The law states the fee is based on the fair market value; but, Snider said his understanding is the fee can still be based on the actual sale price.

“Whichever is higher,” he said.

“Right now, we’re in discovery mode,” he said. “They just changed the way we apply for our titles. In Georgia, the car dealer has to apply for the title. So they have to collect that fee from the buyer,” he said.

Snider said there is at least one change that will create a problem for dealers.

“One thing that has changed that’s a real inconvenience to us as the dealer, now I have to go to the county where the buyer lives and apply for that title, which is a major inconvenience,” he said.

Snider said he updated the company’s software Monday night.

“We’re running tests and trials to make sure we’re doing it right. When you go to buy the title for a vehicle in a casual sale, that’s when you pay the fee. So the fee in that case is still paid to the tax commissioner,” he said. A casual sale is when one individual buys a vehicle from another individual.

“At a dealership, you’d have to sit down at the calculator and figure out that fee. You’re going to be paying a title fee to the county and state on that estimated value or again the selling price, whichever is larger,” he said.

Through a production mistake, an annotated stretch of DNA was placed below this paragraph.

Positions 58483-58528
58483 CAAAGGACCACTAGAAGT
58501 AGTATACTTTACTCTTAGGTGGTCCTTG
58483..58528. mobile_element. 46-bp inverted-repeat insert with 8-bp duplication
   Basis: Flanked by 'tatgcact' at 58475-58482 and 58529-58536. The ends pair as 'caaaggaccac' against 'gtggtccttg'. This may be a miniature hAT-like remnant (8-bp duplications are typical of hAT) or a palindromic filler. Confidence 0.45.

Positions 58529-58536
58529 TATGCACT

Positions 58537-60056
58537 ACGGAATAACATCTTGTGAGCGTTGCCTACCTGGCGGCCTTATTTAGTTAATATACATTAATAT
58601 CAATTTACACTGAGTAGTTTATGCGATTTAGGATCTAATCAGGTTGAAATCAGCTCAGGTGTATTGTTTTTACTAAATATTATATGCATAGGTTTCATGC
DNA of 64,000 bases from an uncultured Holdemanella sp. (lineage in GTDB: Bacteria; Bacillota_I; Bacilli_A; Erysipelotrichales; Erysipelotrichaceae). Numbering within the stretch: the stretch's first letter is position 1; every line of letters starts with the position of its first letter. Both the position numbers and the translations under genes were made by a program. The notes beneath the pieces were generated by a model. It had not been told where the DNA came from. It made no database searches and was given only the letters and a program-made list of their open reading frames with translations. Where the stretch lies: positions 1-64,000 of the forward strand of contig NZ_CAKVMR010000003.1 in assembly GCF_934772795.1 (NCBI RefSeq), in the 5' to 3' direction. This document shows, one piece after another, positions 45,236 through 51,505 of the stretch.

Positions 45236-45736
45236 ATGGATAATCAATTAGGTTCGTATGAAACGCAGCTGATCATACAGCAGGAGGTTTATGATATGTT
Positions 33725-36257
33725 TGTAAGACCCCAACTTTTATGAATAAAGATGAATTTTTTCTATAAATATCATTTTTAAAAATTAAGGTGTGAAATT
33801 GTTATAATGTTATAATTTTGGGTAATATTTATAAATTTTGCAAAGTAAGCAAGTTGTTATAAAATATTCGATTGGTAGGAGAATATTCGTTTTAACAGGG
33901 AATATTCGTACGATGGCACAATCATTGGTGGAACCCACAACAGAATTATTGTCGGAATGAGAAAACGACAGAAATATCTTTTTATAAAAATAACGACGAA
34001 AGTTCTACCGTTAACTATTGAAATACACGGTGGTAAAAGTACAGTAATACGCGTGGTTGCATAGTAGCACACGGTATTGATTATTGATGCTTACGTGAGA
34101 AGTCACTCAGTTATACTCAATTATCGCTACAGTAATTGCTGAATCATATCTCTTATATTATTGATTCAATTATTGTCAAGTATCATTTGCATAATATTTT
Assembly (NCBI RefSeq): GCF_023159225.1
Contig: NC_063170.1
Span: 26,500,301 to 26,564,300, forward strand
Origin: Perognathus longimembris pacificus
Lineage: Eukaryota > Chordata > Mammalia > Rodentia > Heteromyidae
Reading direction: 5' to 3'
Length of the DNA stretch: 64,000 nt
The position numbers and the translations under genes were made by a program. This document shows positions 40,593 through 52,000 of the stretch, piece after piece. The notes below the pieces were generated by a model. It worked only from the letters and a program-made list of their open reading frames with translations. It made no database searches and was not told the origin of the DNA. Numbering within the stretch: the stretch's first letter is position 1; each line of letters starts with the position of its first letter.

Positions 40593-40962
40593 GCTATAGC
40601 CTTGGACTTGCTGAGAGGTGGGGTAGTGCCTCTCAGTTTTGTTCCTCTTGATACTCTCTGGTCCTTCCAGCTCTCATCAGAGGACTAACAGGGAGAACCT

“There are a lot of problems that I see for them to have to work out,” the dealer said.

The Georgia Department of Revenue has stated that motor vehicles purchased on or after March 1 and titled in Georgia will be exempt from sales and use tax and the annual ad valorem tax or birthday tax.

The TAVT applies to dealer and casual sales but excludes non-titled vehicles such as trailers and other non-motorized vehicles. These vehicles will still be subject to ad valorem taxes.

Vehicles owned prior to Jan. 1, 2012, will remain taxable as they’ve always been, with owners owing an annual ad valorem tax payable on their birthday.

Vehicles bought between Jan. 1, 2012, and Feb. 28, 2013, are in an opt-in period. Owners can decide which system to use.

Owners in this last category who decide to opt-in to the new system will have to go their local county tag office any time between March 1 and Dec. 31 to opt-in.




Louisville installs tornado sirens

By Carol McLeod
Staff Writer

Louisville has installed two tornado sirens as part of a warning system expected to go live this week.

Louisville City Administrator Ricky Sapp said Friday, Feb. 22, the posts are up and the sirens are installed.


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He said the sirens will be connected and activated this week.